This American Lie

A WSU professor asks: do facts still matter in the United States?

  • January 25, 2019
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  • 5 Questions
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  • By Jefferson Robbins

Ten years ago, Washington State University professor Steven Stehr got involved in a large-scale National Science Foundation project, training doctoral students in the sciences about how their work could affect, or be affected by, public policy. The idea was to create scientists with a toe in the waters of government.

“As an outgrowth,” Stehr says now, “I became interested in the topic of how knowledge gets used in policy debates.”

The timing was right. Stephen Colbert’s The Colbert Report had made “truthiness” — the comedic notion that if a concept feels true, it’s a legitimate foundation for law — into a buzzword, and senior George W. Bush advisor Karl Rove was credited with dismissing journalists and historians as a powerless “reality-based community.” Stehr’s studies grew into “Is Truth Really Dead in America?,” his presentation for the Humanities Washington Speaker’s Bureau. To Stehr’s mind, the devaluation of truth and facts that’s now taking place in American government and media isn’t really a new phenomenon.

“People have strategically used language, for as long as democracy’s been around, to try and make problems look a certain way,” he says. “Because if you can define what the problem is, you have a big leg up on what solution is applied to it.”

 

Humanities Washington: Why is it sometimes easier to believe a lie, or a mix of lies and fact, than the truth?

Steven Stehr: Because it reinforces your membership in a tribe. It’s social identity, really. One of the people at Yale that studies this phenomenon poses the question: What if Sean Hannity came on one night and said okay, I’ve changed my mind — climate change is real, and we need to do something about it very quickly. He’d probably lose his job, his audience, his friends, people that think like him. We all act implicitly every day on inadequate theories about how the world works. It’s easier to just reinforce the narrative.

How do we measure the volume of untruth entering the public discourse?

The Pew Research Center did a really interesting study last year, where they gave a random sample of people 10 statements, and asked them to say whether they were factual statements or opinion statements. Aside from being woefully unable to sort fact from opinion, the biases ran in predictable ways. Only 40 percent of Republicans said President Barack Obama was born in the United States, where 90 percent of Democrats said that was a factual statement. Part of the problem is we’ve been so overwhelmed by opinion on social media and on cable TV shows. One of the problems of the 24-hour news cycle is that news is expensive, but opinions are cheap. When you turn on CNN — and I’m a pretty sophisticated consumer of political news — I often can’t tell what Anderson Cooper is peddling as news and what as opinion.

Is distrust of sources a part of the problem?

Certainly. People gravitate toward that news with which they already agree. It’s uncomfortable to hear alternative narratives to the ones that they have inside their heads. If you look at Millenials, the last figure I saw was about 65 percent of Millenials get their news completely from social media, and of course, we know that Google and Facebook have algorithms that push information at you that you already are likely to agree with. If they’re directing you toward things you already agree with and you’re not interested in critically analyzing, clearly that’s going to degrade the social basis of what we believe to be true.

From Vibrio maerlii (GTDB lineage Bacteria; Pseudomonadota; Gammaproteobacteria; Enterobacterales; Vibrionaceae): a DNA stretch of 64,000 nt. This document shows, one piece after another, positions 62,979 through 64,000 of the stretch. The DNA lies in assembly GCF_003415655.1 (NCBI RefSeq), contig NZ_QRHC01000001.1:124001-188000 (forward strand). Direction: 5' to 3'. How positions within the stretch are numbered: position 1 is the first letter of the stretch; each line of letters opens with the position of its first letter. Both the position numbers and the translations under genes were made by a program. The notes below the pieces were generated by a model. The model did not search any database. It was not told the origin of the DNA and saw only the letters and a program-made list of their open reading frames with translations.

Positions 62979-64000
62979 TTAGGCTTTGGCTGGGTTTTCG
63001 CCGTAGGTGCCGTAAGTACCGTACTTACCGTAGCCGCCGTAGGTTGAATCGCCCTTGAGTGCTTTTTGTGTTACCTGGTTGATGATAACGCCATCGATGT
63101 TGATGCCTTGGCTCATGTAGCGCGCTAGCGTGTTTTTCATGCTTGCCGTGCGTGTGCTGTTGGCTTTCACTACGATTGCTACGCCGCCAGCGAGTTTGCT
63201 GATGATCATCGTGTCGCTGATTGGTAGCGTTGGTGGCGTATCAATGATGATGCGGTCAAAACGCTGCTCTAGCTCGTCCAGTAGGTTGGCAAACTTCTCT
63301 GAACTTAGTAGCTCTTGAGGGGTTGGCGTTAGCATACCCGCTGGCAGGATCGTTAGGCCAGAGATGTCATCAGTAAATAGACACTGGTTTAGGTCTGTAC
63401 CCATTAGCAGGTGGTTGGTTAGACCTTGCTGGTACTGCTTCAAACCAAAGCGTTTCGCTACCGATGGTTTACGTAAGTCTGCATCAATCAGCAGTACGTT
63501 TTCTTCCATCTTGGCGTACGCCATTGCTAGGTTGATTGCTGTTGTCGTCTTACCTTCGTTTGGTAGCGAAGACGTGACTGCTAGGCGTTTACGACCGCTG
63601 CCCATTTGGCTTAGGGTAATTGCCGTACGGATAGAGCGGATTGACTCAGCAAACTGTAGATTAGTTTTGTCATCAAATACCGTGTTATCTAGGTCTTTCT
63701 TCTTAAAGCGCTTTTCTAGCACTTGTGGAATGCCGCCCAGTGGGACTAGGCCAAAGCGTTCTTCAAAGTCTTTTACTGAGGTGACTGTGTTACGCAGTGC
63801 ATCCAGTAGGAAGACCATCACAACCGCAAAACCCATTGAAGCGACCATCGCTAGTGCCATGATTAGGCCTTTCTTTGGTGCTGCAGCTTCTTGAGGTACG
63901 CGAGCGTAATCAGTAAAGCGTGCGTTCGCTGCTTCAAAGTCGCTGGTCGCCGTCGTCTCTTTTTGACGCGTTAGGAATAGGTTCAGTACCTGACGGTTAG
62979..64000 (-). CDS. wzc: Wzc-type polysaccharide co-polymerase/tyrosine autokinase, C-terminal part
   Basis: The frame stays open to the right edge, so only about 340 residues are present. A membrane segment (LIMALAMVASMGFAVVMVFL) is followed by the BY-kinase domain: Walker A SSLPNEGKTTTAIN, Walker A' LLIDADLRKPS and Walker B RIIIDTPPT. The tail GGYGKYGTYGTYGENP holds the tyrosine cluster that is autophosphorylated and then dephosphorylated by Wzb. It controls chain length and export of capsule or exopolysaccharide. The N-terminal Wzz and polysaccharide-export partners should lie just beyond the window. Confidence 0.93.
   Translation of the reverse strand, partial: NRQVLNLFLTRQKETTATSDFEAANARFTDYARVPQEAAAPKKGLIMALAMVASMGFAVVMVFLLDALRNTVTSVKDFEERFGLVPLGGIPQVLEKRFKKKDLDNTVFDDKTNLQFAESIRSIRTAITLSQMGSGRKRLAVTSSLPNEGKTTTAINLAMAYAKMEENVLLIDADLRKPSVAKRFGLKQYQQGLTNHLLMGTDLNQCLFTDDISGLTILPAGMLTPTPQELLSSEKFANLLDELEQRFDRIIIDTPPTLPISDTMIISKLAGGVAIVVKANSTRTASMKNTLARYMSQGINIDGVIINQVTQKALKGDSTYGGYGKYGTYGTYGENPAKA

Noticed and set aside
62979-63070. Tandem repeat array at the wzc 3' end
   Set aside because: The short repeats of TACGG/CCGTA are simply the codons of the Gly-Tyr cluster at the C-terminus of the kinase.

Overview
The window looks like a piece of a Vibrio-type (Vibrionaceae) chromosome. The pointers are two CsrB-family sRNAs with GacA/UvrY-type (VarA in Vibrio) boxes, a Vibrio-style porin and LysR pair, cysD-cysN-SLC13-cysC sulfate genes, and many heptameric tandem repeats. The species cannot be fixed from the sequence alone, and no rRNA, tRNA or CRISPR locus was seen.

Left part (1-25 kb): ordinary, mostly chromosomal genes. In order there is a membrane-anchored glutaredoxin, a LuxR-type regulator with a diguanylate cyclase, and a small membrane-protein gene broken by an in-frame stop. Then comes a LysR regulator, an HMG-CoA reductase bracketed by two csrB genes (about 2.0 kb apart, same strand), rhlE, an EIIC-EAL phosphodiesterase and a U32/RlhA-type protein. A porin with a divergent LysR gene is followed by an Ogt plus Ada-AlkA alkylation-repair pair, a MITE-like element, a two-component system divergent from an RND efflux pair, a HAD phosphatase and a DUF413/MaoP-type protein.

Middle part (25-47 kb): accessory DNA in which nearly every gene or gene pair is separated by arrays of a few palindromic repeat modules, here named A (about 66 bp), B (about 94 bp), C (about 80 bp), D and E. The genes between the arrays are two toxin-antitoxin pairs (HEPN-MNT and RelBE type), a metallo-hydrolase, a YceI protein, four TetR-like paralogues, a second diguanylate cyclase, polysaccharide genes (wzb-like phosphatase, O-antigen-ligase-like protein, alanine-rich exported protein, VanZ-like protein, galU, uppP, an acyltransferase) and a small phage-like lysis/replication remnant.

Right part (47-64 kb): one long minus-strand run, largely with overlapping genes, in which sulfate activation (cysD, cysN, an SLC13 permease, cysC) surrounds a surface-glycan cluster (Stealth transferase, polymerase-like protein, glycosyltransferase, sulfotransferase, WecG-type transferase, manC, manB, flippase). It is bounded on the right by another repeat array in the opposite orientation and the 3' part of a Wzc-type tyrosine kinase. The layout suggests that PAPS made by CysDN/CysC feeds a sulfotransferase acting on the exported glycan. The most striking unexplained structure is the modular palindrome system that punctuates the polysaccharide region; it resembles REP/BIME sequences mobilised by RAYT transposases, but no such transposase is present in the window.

“We all act implicitly every day on inadequate theories about how the world works. It’s easier to just reinforce the narrative.”

Are facts mutable and truth immutable, or is it the other way around?

I stay away from that philosophical discussion of what is truth. For purposes of a public presentation to non-specialists, I don’t worry too much about what I mean by truth. What I mean is empirically demonstrated observations, and certainly, those observations can change. That’s one of the first things you learn in a methodology class — about Karl Popper and the fact you can’t prove a hypothesis, you can only disprove it.

How does our country get past social identity and find valid truths to agree on?

One of the reasons to be optimistic is that, increasingly, it seems that we are willing to name and shame — that is, to call out people through fact-checkers and Snopes and Politifact and the Washington Post. There’s been a big explosion in these fact-checkers that maybe only has impact around the margins, because the people most likely to read these fact-checkers are the type who are already pretty discerning. I also have some faith that the marketplace of ideas is generally pretty self-correcting. The free exchange of ideas is a pretty healthy thing. The issue is going to be for the 30 or 40 percent that want to believe the lie anyway, and calling them out on it probably isn’t going to have any impact. Again, there’s pretty good evidence that if you challenge somebody on climate change, they’ll dig in their heels even more. My overall conclusion is that truth really isn’t dead in America — that every day, we rely on experts; we rely on “facts.” It’s just the margins — in really value-driven policy areas, like immigration, for example — where there’s room for people to dispute what’s factual and what’s not.

 

Steven Stehr is presenting his Speakers Bureau talk, “Is Truth Really Dead in America?,” across the state. Find an event near you. This talk is co-presented with the Thomas S. Foley Institute for Public Policy and Public Service.

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